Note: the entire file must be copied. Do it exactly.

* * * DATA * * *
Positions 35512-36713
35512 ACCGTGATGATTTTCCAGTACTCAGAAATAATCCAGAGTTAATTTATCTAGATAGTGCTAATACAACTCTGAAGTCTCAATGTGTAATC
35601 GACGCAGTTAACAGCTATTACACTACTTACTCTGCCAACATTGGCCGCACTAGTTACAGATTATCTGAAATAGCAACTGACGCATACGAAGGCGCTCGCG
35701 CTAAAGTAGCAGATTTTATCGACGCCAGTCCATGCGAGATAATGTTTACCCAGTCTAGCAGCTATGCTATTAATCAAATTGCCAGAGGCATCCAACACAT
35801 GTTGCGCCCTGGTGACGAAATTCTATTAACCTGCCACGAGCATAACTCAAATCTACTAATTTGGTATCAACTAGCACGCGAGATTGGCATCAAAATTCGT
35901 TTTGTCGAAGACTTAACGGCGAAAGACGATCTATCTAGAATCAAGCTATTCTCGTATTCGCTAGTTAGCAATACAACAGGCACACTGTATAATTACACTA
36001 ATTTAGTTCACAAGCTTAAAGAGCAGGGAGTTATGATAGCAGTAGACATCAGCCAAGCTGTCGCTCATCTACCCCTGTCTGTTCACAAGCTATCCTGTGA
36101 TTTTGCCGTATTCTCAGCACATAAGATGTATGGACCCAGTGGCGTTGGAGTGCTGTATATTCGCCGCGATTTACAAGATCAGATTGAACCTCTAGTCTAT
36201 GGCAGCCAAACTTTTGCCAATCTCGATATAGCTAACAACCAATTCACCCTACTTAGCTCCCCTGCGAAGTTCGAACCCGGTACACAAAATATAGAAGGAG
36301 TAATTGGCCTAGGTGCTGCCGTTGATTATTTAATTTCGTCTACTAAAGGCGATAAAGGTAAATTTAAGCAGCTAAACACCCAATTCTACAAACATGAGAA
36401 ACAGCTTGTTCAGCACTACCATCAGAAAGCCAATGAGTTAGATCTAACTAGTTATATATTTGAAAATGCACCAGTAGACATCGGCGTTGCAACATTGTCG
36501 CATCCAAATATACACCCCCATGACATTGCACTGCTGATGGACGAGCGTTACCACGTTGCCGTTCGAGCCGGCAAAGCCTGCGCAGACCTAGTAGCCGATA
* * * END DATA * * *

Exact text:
Positions 35512-36713
35512 ACCGTGATGATTTTCCAGTACTCAGAAATAATCCAGAGTTAATTTATCTAGATAGTGCTAATACAACTCTGAAGTCTCAATGTGTAATC
35601 GACGCAGTTAACAGCTATTACACTACTTACTCTGCCAACATTGGCCGCACTAGTTACAGATTATCTGAAATAGCAACTGACGCATACGAAGGCGCTCGCG
35701 CTAAAGTAGCAGATTTTATCGACGCCAGTCCATGCGAGATAATGTTTACCCAGTCTAGCAGCTATGCTATTAATCAAATTGCCAGAGGCATCCAACACAT
35801 GTTGCGCCCTGGTGACGAAATTCTATTAACCTGCCACGAGCATAACTCAAATCTACTAATTTGGTATCAACTAGCACGCGAGATTGGCATCAAAATTCGT
35901 TTTGTCGAAGACTTAACGGCGAAAGACGATCTATCTAGAATCAAGCTATTCTCGTATTCGCTAGTTAGCAATACAACAGGCACACTGTATAATTACACTA
36001 ATTTAGTTCACAAGCTTAAAGAGCAGGGAGTTATGATAGCAGTAGACATCAGCCAAGCTGTCGCTCATCTACCCCTGTCTGTTCACAAGCTATCCTGTGA
36101 TTTTGCCGTATTCTCAGCACATAAGATGTATGGACCCAGTGGCGTTGGAGTGCTGTATATTCGCCGCGATTTACAAGATCAGATTGAACCTCTAGTCTAT
36201 GGCAGCCAAACTTTTGCCAATCTCGATATAGCTAACAACCAATTCACCCTACTTAGCTCCCCTGCGAAGTTCGAACCCGGTACACAAAATATAGAAGGAG
36301 TAATTGGCCTAGGTGCTGCCGTTGATTATTTAATTTCGTCTACTAAAGGCGATAAAGGTAAATTTAAGCAGCTAAACACCCAATTCTACAAACATGAGAA
36401 ACAGCTTGTTCAGCACTACCATCAGAAAGCCAATGAGTTAGATCTAACTAGTTATATATTTGAAAATGCACCAGTAGACATCGGCGTTGCAACATTGTCG
36501 CATCCAAATATACACCCCCATGACATTGCACTGCTGATGGACGAGCGTTACCACGTTGCCGTTCGAGCCGGCAAAGCCTGCGCAGACCTAGTAGCCGATA